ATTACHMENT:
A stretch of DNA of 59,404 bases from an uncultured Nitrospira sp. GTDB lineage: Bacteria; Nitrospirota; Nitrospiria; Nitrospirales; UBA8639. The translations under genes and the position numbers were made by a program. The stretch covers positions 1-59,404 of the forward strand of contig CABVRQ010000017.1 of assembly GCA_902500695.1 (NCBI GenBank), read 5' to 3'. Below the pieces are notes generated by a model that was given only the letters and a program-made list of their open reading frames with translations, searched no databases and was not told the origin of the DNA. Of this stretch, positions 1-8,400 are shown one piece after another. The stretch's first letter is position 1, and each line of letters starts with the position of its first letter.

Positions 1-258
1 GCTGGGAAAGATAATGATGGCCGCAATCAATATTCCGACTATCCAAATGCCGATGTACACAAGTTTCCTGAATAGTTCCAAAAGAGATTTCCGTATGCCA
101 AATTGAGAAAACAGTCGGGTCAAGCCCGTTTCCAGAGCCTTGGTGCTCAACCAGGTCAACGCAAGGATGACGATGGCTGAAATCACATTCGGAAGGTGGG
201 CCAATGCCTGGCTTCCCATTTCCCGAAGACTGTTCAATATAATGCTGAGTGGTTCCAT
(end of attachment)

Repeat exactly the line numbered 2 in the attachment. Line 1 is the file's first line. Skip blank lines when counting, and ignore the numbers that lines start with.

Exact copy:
Positions 1-258